As the Central Bank of Russia (CBR) recognised in July, despite a slowdown in retail lending so far in 2013, there are still significant risks within this credit segment and new policy measures are likely to be implemented in the near term. The new central bank leader has said that several new proposals to curb unsecured consumer credit are under consideration, and we expect this topic to remain in the spotlight in the next few months.

Meanwhile, despite having being relaxed and delayed, new Basel III capital rules are to be implemented in Russia; during the third quarter banks will have to work out how much capital, if any, they need to raise to meet the new requirements.

In neighbouring Kazakhstan, the legal establishment of the single pension fund is due by early August. The authorities will be working on the consolidation of pension fund assets over the next few months, currently owned by the country's banks, into this single entity. This operation will go hand in hand with the re-privatisation of the government's shares in banks, with details regarding possible buyers expected to be announced in the second half of the year.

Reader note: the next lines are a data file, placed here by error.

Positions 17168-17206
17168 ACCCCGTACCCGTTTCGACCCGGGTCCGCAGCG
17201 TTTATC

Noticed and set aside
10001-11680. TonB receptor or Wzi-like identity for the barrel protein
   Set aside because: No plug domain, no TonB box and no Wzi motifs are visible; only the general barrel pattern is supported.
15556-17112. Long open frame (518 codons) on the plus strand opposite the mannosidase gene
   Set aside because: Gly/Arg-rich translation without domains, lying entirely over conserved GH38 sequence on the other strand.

Eastern Europe

Items to watch for in August
- New government programme to deal with foreign exchange lending in Hungary
- Currency and capital outflow pressures in Turkey

The Hungarian banking sector is bracing for yet another hit as the government prepares to launch a programme to address household-sector foreign exchange loans. In what has become characteristic, the Hungarian government is looking for popular support by helping individual borrowers at the expense of the financial industry. With discussions ongoing between the government and the banks, more concrete information on the administration's plan and its implication for financial stability are likely to be announced within weeks.

Latin America

Items to watch for in August